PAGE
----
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SAVINGS AHEAD: How to save money on your electric bill!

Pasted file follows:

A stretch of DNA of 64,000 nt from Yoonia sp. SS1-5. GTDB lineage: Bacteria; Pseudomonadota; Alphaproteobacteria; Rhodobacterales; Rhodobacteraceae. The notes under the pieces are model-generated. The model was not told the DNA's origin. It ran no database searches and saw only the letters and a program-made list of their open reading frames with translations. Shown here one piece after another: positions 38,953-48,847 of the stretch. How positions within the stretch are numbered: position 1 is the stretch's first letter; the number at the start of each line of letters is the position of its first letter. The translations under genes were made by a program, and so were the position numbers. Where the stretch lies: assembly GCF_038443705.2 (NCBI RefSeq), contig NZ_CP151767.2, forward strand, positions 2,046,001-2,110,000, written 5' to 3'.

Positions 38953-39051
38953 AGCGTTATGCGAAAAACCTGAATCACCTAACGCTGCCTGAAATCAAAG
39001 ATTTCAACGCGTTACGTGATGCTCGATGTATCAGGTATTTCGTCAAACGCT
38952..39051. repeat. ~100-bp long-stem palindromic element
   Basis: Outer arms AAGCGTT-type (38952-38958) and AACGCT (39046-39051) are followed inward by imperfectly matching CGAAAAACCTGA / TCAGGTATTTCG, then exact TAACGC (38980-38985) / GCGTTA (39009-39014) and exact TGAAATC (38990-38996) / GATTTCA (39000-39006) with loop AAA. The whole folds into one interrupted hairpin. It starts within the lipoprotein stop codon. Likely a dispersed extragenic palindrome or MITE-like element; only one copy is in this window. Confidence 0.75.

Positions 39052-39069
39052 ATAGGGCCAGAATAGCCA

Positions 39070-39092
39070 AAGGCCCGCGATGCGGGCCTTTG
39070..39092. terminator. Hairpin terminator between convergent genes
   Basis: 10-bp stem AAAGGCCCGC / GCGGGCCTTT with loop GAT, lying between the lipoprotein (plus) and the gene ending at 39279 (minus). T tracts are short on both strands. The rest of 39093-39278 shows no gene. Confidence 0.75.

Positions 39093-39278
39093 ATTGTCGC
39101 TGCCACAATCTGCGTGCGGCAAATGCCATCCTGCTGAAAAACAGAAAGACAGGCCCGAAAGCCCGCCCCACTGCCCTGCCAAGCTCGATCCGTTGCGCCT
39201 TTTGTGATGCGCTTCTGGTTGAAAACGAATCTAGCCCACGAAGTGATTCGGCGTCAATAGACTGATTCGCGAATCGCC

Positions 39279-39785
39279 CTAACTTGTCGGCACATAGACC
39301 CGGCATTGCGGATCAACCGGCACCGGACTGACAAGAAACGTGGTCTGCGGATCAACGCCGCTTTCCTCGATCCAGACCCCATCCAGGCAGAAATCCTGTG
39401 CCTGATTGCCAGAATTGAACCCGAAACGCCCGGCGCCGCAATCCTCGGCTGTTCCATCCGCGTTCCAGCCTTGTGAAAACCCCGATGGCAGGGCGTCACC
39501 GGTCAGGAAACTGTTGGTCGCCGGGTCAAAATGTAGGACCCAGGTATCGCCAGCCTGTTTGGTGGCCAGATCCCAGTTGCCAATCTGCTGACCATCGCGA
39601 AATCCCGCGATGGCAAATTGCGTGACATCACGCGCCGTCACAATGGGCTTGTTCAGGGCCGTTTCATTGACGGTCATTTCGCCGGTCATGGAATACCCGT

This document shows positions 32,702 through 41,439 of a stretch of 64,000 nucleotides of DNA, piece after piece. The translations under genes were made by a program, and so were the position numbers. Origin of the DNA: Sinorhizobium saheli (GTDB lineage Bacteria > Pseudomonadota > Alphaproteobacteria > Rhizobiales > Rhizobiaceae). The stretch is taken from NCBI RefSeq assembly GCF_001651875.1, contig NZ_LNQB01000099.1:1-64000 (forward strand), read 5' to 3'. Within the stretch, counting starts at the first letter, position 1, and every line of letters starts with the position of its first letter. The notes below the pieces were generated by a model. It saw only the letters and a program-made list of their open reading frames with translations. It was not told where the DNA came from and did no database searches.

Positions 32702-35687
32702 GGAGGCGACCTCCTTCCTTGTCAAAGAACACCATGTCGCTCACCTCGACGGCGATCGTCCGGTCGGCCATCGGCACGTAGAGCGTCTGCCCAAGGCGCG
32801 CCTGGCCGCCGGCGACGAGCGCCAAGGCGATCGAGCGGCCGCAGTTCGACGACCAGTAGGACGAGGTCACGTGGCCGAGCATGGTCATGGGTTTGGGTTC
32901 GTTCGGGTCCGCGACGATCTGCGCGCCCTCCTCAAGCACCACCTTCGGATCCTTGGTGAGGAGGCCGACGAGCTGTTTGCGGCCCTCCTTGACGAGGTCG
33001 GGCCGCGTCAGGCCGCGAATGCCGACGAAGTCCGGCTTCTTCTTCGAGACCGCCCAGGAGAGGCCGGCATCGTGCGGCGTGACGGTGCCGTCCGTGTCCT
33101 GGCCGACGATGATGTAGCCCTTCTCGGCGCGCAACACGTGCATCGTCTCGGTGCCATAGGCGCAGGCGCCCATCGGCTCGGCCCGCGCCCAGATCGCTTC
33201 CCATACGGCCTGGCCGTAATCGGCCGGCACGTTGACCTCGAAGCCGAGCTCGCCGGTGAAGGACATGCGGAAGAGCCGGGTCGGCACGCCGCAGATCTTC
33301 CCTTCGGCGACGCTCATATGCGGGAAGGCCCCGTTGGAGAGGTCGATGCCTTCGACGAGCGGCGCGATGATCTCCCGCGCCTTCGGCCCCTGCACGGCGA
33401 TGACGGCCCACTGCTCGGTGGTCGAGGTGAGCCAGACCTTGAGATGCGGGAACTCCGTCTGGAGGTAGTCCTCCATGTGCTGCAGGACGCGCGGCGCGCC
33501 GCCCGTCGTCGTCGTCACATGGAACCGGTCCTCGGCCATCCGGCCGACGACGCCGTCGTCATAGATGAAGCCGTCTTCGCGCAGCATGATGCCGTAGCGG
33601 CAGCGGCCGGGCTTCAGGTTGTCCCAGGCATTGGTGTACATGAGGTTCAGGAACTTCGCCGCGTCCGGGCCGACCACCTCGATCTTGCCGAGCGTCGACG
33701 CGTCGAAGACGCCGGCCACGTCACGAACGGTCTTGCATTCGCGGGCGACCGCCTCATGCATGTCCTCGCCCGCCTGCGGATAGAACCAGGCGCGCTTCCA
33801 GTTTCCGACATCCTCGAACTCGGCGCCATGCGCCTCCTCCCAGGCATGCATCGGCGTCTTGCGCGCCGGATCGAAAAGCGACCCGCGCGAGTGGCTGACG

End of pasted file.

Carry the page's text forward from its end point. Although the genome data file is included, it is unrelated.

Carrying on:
wed to use the rotunda for flying miniature aircraft during the weekends. The rotunda continued to host other events like the annual Alfred I. duPont-Columbia University Awards for news broadcasters. The LPC designated the first-floor interior as a city landmark in 1981. In addition, the library was added to the National Register of Historic Places as a National Historic Landmark in 1987. In 2001, Columbia began to renovate Low's roof and add new mechanical systems to plans by David Paul Helpern Associates. The work was projected to cost $14.5 million, and the installation of the new mechanical systems would enable Columbia officials to remove mechanical equipment on the roof. At the time, the building was still open to the public on weekdays from 9 a.m. to 5 p.m. Through the 21st century, Low continued to be the location of large events such as protests and rallies. For example, students conducted a sit-in and a "sleep-out" in 2016 to demand d ivestment from fossil fuel companies, and a chapter of Extinction Rebellion protested in the building in 2019. Critical reception The 1954 Columbia University bicentennial stamp, depicting Low Library Low Library was intended not only to symbolize Columbia's new campus but also to serve as a functioning administrative center. A 1995 article from the journal Library Columns said that the cornerstone of the library symbolized the cornerstone of the entire campus "not only architecturally, but philosophically and philanthropically". Some early publications praised the design; one source said the library was "a utilitarian scheme artistically carried out", and another ranked the library "among the foremost in the world". In 2010, the AIA Guide to New York City described Low Library as "Columbia University's most noteworthy visual symbol" and a "dignified centerpiece for the campus". Conversely, the Real Estate Record and Guide, b elieving Low to be patterned after a French church by "the architect Rumpf", criticized the design as being "plagiarized" from the older church. Montgomery Schuyler, who resen